These were grand times and I read many books that inspired me. I wanted to write stories of my own. I knew I was no literary genius but I had the belief that I could at least do something along the pulp line. I enjoyed some pulp stories. Especially science fiction. I was so often sucked in by the elaborate cover designs and on more than one occasion, I would read the novel and wonder how on Earth the front cover depicted the actual story.

Sometimes the novels were a total let down. On other occasions, the novel and front cover had nothing in common, but the read was still good. There were all sorts of variables and I was honestly inspired by some of the authors who I did not regard too highly. I thought to myself, “If they can do it writing this sort of thing; surely I could do such things too.”

There was also the very good writers who I know I could never get near, but still, I was encouraged by thinking, “I wish I could do this sort of thing.”

Good or bad writers in one’s personal opinion have things to offer. I once read someone who gave a bad review score for a book. He said, “There are no bad writers, just fussy readers.” I thought this was a fair comment. I’ve read some novels I thought were unentertaining, but they were written well. I’ve had some that were not written too well (In my humble opinion.) but they still managed to flick a switch.  

Cover designs of science fiction books always grabbed me, but I quickly learnt not to judge a book by its cover. Even with this in mind; I still enjoyed walking around the science fiction section and looking at book covers. This was another form of art I enjoyed. I have no desire to do such art myself because it is beyond my ability or desire to learn. I cannot and would not want to do this sort of thing. When faced with this type of thing, I like to be the dazzled spectator. It’s a bit like good music or the type of music I enjoy. I have no musical ability but love to listen to musicians who make great sounds. Some modern and some old style in all types of musical genres.

It is the same with book cover retro science fiction designs. I love to look at them. One can even see the change in style over the decades as futuristic and science fiction design as advanced and changed so much.

Friday, 3 February 2017

The Marsh Harrier

After deciding to go home from Cromer in Norfolk, we were chatting leisurely about the scenic little villages we were passing through in the car. We went through Sheringham and Clay Next the Sea. There were other small coastal towns too. All the cottages were made of pebbled stone and had a wonderful and quaint character. Even the new builds are done the same way.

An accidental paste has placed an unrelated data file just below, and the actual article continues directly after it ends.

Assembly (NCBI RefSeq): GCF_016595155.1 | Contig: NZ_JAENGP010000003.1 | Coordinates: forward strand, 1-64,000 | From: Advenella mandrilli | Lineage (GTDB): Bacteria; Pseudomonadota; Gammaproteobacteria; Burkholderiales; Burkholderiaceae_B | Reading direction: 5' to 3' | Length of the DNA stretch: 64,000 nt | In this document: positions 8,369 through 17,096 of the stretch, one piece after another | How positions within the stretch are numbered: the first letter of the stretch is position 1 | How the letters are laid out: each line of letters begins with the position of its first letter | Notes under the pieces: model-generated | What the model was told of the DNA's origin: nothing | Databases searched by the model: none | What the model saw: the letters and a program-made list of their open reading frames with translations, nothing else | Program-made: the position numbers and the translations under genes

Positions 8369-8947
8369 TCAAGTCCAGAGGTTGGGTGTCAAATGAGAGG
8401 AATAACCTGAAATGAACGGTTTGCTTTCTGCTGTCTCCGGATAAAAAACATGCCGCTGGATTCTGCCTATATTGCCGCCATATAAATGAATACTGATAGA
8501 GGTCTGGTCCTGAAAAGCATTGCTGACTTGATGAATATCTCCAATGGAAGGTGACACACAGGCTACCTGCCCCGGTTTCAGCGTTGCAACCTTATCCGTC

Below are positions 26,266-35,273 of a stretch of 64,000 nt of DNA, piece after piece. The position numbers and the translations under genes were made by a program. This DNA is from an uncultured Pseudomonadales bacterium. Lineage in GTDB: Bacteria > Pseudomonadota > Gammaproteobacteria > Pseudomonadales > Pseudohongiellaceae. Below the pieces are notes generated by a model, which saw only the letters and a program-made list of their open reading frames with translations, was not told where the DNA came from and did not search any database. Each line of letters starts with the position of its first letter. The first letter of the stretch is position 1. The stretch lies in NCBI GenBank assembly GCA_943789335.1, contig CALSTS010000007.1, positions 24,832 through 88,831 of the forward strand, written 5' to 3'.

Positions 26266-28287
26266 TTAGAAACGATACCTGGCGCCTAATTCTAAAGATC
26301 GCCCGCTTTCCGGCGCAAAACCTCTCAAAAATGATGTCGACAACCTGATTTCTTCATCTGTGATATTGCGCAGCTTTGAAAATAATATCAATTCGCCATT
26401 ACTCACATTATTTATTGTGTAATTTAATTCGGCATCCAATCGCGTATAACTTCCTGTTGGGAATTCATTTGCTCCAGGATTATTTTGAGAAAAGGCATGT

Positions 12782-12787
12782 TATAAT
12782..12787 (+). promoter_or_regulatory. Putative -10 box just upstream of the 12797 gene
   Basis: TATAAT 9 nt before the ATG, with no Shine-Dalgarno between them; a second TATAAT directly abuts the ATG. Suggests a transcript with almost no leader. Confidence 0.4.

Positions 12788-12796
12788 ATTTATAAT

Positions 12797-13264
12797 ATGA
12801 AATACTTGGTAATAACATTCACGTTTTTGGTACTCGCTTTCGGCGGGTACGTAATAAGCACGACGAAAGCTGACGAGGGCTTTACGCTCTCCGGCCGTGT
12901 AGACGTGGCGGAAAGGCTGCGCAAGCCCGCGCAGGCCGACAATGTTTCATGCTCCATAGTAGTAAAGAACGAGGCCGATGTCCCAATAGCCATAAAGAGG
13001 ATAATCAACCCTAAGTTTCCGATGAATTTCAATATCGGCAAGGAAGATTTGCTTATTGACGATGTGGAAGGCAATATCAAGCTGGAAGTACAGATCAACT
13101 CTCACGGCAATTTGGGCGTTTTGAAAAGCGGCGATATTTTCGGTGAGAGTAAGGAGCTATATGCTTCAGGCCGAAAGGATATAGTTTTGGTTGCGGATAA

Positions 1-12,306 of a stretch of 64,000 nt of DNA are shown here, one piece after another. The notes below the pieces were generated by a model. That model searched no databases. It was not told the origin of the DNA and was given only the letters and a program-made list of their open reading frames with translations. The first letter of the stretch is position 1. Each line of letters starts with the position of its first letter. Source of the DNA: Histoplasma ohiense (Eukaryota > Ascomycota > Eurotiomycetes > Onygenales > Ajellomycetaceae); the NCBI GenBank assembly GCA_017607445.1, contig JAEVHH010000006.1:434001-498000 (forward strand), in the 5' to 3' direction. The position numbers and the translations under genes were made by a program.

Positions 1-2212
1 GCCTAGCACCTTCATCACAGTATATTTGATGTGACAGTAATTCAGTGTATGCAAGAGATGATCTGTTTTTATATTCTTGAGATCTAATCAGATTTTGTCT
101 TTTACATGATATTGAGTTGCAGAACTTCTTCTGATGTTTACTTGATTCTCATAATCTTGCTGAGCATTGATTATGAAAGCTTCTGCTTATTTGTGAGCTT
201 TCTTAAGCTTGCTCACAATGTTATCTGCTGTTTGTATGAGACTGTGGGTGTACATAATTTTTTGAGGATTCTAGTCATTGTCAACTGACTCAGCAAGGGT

We passed the outskirts of Wells Next the Sea and then Holkham Hall. As we drove on towards Hunstanton, Carole noticed a buzzard gliding over the sand dunes. As luck would have it, there was a gravelled clearing with a gateway. It was big enough for me to park off of the country lane. I got out the camera and began to click away. At first, I thought it was a Red Kite, but upon further inspection, it looks more like a Common Buzzard. It was a very fine creature whatever. 


The Greedy Little Sandpipers of Cromer.

Little Sandpiper
As we wandered around the shops of Cromer, the little seaside town was full of pedestrians on this fine winter day. There was no strong wind from the North Sea and the day was bright and mild. We went to a coffee shop and took some refreshment. Then we ambled down the lane towards the cliff top overlooking the stony beach area. There was a small pier and as we walked along the promenade, a group of Sandpipers landed in front of us. It was obvious they were looking for some food. My wife through some of the malt biscuit onto the road and the little Sandpipers needed no second invitation.

It was a grand little day out. One of those mornings when I got up and said to Carole, "Let's go for a drive. I can't be sitting in all day."

On the way back we bought some crayfish and set off along the coastal road passing through many picturesque little villages.

The Family Heydon of Baconsthorpe Castle

Today was a fine clear blue winter day. Very mild for February. My wife and I decided to get out for a drive. We decided upon a trip to Cromer in Norfolk. It is not far from where we live in the Fenlands. Along the way, we passed through Sandringham and made a note that we would need to visit the stately home one day in spring or summer. There were various nature reserves tempting me with my camera, but we held true until we passed Fakenham. At this point, there was a little congestion ahead and a sign pointing to a small castle along a country lane turn off. It led to a village called Baconsthorpe. Also, there was a Baconsthorpe castle. Carole and I decided to investigate.

The castle remains were upon some farmland and we found ourselves driving along a muddy old pathway passed a farmhouse in the fields and various barns. Ahead, in the distance, we could see what looked like a dilapidated stone house. As we got nearer and drove into the gravel yard, I realised the grand old building was no more than an elaborate gatehouse. At least it used to be. There was a picture on a mount outside the pathway leading to the gatehouse. Beyond this was the dilapidated castle of Baconsthorpe with a surrounding moat.

It had been built by a successful wool merchant family called Heydon. This family became successful during the time when John Heydon was head of the wool merchant family group. They were of humble beginnings but had supported various nobles during the Wars of the Roses. In doing so, John Heydon had amassed considerable wealth and decided that his family would have their own castle. The construction of which began around 1450. John Heydon died in 1479.

The fortunes of the Heydon family lasted 200 years when their wealth decreased and debts began to grow. The castle was literally dismantled in stages as the stones were sold off to building merchants to pay off debts. Eventually, all that remained of the castle was just the broken outer wall and grand entrance. The family retired to the gate house and people continued to use the former servant’s house until 1920 when one of the two towers collapsed. From then on castle Baconsthorpe was deserted – echoes of a bygone family who climbed to the peak and declined over the centuries. Now it is just a relic of a former glory.